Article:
Monday, 9 March 2015
Unfinished Business (3 Stars)
This film has left me with mixed feelings. Some parts of it I loved, some parts I hated, some parts left me indifferent.
Dan Trunkman (Vince Vaughn) is stuck between a rock and a hard place. His wife is pressuring him to send their teenage son to an expensive private school to protect him from bullying. But at work he's told that he will be given a 5% pay cut. He walks out, saying he'll found his own company. He calls on his colleagues to walk out with him, but the only ones who follow him are Tim (Tom Wilkinson), who has just been fired because he was too old, and Mike (Dave Franco), who was just turned down at a job interview. A year later they're still a three-man company selling swarf. Do you know what swarf is? It's so rare that my spell checker doesn't recognise the word. It's metal shavings, the waste product after cutting metal.
To close a big deal the three men have to fly to Berlin. What a city! It's the best place on Earth to party. It's taken a long time, but Berlin has finally regained its pre-war decadence. It's home to every conceivable vice and lust.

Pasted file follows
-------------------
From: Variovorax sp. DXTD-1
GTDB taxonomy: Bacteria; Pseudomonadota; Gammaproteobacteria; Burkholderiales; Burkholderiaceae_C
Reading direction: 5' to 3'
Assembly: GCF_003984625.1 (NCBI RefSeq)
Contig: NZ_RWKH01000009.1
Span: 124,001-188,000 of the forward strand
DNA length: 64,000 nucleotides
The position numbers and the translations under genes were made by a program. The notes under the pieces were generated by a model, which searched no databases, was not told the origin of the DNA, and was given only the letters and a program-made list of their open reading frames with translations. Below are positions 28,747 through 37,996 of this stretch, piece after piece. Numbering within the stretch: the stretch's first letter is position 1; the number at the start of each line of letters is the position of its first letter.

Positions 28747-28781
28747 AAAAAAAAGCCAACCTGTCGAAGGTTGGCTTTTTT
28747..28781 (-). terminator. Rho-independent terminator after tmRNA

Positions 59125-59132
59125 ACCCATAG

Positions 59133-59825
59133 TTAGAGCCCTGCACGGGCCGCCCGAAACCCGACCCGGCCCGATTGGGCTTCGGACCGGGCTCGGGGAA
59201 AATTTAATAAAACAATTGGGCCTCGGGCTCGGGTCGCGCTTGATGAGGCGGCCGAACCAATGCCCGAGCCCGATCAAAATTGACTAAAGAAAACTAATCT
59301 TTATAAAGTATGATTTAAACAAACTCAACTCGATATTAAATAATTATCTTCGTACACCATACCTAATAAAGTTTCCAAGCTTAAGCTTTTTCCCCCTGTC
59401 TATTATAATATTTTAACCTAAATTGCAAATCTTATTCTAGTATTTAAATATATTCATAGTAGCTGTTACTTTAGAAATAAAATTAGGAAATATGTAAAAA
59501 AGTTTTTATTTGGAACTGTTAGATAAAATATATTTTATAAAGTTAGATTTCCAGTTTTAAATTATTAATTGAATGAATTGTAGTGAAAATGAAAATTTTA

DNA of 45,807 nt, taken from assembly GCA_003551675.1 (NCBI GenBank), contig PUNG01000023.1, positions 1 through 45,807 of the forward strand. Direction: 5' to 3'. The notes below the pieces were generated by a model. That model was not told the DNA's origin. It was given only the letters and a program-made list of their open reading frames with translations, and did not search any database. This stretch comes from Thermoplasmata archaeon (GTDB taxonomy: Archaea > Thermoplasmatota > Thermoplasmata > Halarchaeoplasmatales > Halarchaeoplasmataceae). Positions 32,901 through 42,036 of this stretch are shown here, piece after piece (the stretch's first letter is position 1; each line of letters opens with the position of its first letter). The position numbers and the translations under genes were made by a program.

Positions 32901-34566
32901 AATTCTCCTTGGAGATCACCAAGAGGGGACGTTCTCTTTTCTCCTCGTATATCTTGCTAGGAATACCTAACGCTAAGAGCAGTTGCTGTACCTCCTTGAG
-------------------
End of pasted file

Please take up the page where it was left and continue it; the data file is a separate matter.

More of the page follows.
For me the film started slowly. Way too slowly. The introductory scene in which Dan leaves his job was supposed to be funny, but it wasn't. I was glad when it was over. The scenes with Dan's family relationships might have been funny if they weren't so tragic. Fat boys get bullied at school. It's an unfortunate fact of life. A lot of the humour was centred around Tim being a horny old man and Mike being a simple-minded idiot. It was funny at first, but the more the jokes continued the less sympathy I had with them. The only parts of the film that I really loved were the Berlin scenes. Beautiful! It's the Berlin that I know and love. And of course, the scenes with Dan's business partner Bill (Nick Frost) are good, because Nick Frost is amazing in whatever he does. It's just a shame we didn't see more of him.
According to the initial figures, "Unfinished Business" is heading towards being a box office flop, not even earning back it's budget. That doesn't surprise me. The fault is probably in the script. It could have been a lot better if it had been streamlined, eliminating minor details and concentrating on the parts that were genuinely funny.
P.S. Even though I speak fluent German, the expression "Flügel schlagen" makes no sense to me. Literally it translates as "flap your wings", but why would a GPS say something like that?